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Elon Musk says cutting back on work hours isn’t an option

In this March 9, 2013, file photo, Electric car maker Teslas CEO Elon Musk gives the opening keynote at the SXSW Interactive Festival in Austin, Texas. Musk has admitted in a wide-ranging interview with The New York Times that stress is taking a heavy toll in what he calls an excruciating year. In the newspapers account of the interview, published Friday, Musk said he was working up to 120 hours a week and sometimes takes Ambien to get to sleep. (Jack Plunkett / Associated Press)
In this March 9, 2013, file photo, Electric car maker Teslas CEO Elon Musk gives the opening keynote at the SXSW Interactive Festival in Austin, Texas. Musk has admitted in a wide-ranging interview with The New York Times that stress is taking a heavy toll in what he calls an excruciating year. In the newspapers account of the interview, published Friday, Musk said he was working up to 120 hours a week and sometimes takes Ambien to get to sleep. (Jack Plunkett / Associated Press)
Associated Press

Arianna Huffington is calling on Elon Musk to adopt a healthier work-life balance, but the Tesla CEO says that’s not an option.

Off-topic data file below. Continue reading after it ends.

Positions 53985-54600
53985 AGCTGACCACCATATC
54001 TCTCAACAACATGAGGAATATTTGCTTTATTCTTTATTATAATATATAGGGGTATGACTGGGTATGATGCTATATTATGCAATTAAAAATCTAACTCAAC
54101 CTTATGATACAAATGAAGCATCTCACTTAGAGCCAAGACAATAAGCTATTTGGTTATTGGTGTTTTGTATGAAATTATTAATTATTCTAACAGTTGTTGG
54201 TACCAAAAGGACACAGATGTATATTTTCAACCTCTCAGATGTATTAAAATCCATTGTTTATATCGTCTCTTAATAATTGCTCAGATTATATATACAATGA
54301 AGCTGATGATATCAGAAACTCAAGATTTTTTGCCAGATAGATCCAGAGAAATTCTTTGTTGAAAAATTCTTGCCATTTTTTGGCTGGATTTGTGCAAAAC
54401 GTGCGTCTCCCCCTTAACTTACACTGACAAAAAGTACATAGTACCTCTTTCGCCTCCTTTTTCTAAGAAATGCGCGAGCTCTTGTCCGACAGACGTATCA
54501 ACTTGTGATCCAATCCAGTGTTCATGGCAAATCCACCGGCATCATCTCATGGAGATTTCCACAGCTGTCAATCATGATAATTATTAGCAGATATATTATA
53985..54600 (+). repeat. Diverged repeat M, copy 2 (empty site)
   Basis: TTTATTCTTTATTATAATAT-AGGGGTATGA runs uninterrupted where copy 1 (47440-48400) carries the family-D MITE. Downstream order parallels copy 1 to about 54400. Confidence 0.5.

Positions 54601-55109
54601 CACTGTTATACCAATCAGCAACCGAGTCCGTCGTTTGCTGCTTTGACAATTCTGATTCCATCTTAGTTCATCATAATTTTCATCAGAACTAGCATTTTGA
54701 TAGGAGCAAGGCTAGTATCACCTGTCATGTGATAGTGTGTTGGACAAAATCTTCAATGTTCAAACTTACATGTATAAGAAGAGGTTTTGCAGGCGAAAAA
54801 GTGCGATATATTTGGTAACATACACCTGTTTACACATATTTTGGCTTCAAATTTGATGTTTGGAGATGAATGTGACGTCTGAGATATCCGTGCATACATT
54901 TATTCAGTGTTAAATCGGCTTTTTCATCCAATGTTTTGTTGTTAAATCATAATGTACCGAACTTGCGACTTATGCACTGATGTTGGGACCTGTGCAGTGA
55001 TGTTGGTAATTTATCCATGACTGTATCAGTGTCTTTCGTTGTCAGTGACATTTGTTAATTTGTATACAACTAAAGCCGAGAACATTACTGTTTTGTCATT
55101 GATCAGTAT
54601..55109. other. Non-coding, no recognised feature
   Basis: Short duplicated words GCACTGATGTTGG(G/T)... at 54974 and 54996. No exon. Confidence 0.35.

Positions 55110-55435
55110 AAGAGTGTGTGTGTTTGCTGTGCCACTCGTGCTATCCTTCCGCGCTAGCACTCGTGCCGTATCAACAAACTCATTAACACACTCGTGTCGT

In a tweet early Sunday after arriving home from a late night at a Tesla factory, Musk told the Huffington Post founder that his electric car company and Ford are the only two American automakers that have avoided bankruptcy.

He then added, in an apparent reference to his long hours at work: “You think this is an option. It is not.”

Musk was responding to an open letter from Huffington on Friday in which she called on him to change the way he works so he can ensure he’s taking more time to “refuel and recharge.”

Musk conceded in a wide-ranging interview with The New York Times last week that he’s overwhelmed by job stress, has been working up to 120 hours a week and sometimes takes Ambien to get to sleep.

Tesla has presented plenty of challenges for Musk. The company routinely loses money and is burning through cash as it ramps up development of its Model 3 sedan, a less-expensive electric car it hopes appeals to the mass market. A large number of investors known as short-sellers have bet against the company.

Musk, who recently said he might take Tesla private, has added to those pressures with lofty projections for profits and production that the automaker often fails live up to. Plus, the eccentric billionaire is the head of at least two other companies, including the rocket company SpaceX.

In her open letter, which referenced Musk’s interview with the Times, Huffington urged Musk to ease up on the long hours at work.

“Working 120-hour weeks doesn’t leverage your unique qualities, it wastes them,” she wrote. “You can’t simply power through – that’s just not how our bodies and our brains work.”

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